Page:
Information: The Internet has put a ridiculous amount of information at our fingertips, and one huge reason we use the web is to find more of it. Therefore, brands can play a huge role in content creation, using platforms like Tumblr to build a brand and publish content, as if it were a media company. Britton cites the French Connection YouTube channel‘s webisodes as a stellar content series. The webisodes features videos “as told by” French Connection apparel — the magic dress (above), the jumper, the blouse — to show off the season’s pieces. The videos are quirky and entertaining, but most of all, they position French Connection as a fashion-forward and digital-savvy brand.
Gamify With Friends
The newest era of games, like Words With Friends, let you play with your friends, serving to strengthen bonds, foster friendly competition and help people keep in touch.
Gaming has evolved from a solo activity to a fun and engaging group activity, and game mechanics are key to capturing — and keeping — the attention of digital natives. All it takes to gamify is to offer points or pit friends against one another with a leaderboard, like with the new location-based application SCVNGR and its spinoff, LevelUp.
Through LevelUp, brands can offer the “$10 for $20 worth of food” kind of rewards that, when redeemed, unlock the next “level” of even more savings, thereby enticing the consumer to become a repeat customer — it’s a “the more you play, the more you win” model that can quickly become addicting.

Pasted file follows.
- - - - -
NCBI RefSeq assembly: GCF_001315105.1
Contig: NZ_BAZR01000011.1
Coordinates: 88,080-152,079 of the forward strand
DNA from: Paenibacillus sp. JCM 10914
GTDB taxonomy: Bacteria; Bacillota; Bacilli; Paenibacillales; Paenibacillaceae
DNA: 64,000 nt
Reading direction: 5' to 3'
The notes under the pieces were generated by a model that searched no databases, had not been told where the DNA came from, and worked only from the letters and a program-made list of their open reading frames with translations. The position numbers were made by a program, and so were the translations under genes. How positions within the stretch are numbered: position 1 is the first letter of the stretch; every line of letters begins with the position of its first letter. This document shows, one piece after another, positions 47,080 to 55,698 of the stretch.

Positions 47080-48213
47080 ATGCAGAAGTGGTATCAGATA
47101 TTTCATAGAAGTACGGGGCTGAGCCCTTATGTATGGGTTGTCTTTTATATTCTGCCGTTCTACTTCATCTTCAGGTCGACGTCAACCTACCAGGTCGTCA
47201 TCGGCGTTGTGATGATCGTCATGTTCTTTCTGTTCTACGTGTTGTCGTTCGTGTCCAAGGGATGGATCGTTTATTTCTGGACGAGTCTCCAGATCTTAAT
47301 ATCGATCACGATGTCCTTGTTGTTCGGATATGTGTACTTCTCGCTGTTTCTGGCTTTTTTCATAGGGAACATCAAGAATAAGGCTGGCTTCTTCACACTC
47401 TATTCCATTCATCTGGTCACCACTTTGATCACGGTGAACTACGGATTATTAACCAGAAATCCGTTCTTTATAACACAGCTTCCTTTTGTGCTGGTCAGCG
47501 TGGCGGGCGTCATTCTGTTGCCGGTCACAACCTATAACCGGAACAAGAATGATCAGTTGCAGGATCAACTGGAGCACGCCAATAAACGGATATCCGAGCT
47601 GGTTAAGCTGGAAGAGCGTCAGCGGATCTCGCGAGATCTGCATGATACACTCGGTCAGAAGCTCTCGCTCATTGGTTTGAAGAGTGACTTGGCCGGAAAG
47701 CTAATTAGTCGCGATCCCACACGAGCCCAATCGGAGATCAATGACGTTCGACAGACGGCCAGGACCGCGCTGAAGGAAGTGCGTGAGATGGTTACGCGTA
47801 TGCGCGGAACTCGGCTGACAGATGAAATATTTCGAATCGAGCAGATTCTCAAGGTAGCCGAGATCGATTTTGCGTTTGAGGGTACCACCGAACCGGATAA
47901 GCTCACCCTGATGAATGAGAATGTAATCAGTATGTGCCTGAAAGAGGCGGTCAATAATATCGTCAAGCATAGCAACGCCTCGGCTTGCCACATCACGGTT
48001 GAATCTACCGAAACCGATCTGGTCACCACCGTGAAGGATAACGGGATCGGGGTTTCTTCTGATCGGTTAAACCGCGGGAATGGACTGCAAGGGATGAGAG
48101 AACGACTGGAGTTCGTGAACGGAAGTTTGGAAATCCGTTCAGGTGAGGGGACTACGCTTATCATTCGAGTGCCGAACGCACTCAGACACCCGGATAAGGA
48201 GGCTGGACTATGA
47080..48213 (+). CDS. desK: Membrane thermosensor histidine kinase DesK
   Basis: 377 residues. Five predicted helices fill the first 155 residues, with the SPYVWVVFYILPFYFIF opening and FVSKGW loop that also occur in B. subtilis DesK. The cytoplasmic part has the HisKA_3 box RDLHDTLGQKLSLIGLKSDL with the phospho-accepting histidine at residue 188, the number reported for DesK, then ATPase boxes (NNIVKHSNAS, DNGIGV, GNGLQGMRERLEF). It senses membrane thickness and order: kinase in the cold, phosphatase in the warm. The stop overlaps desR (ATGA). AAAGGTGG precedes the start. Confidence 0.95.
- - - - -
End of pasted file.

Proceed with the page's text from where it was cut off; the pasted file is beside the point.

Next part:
“LevelUp turns the daily deal space on its face, turning value to the consumer immediately, which is very much a millennial characteristic — now, now, now,” says Chris Mahl, chief brand alchemist at SCVNGR.
Give Them Ownership
Millennials tend to be brand-loyal, and they want to have a stake in the company as a sort of reward for their loyalty. They don’t want to just consume content, they want to participate and create content. Just look at Doritos’ user-generated Super Bowl ad and SCVNGR‘s create-your-own-challenge aspect, which Mahl says is a great way to engage millennials and lets them become authors of the game.
“Millennials are creators, not followers,” says Mahl. “They’re not about being told to do something — they’re about creating it themselves.”
New research shows that when consumers are contemplating buying a product, search is the most important factor. Make sure your SEO strategy is well executed, and make your website pop — it should embody the personality of the brand and house all relevant brand information, including links to social pages.
As with all marketing, it’s important to have a presence on major players, like Facebook, Twitter and YouTube, but you should experiment based on where your segment of millennials are spending time and where you want to go as a brand. Fashion brands, for instance, are experiencing great success with Tumblr and Instagram. Just remember that no one platform holds the key to millennial success — “the channels are only as good as the ideas,” says Britton.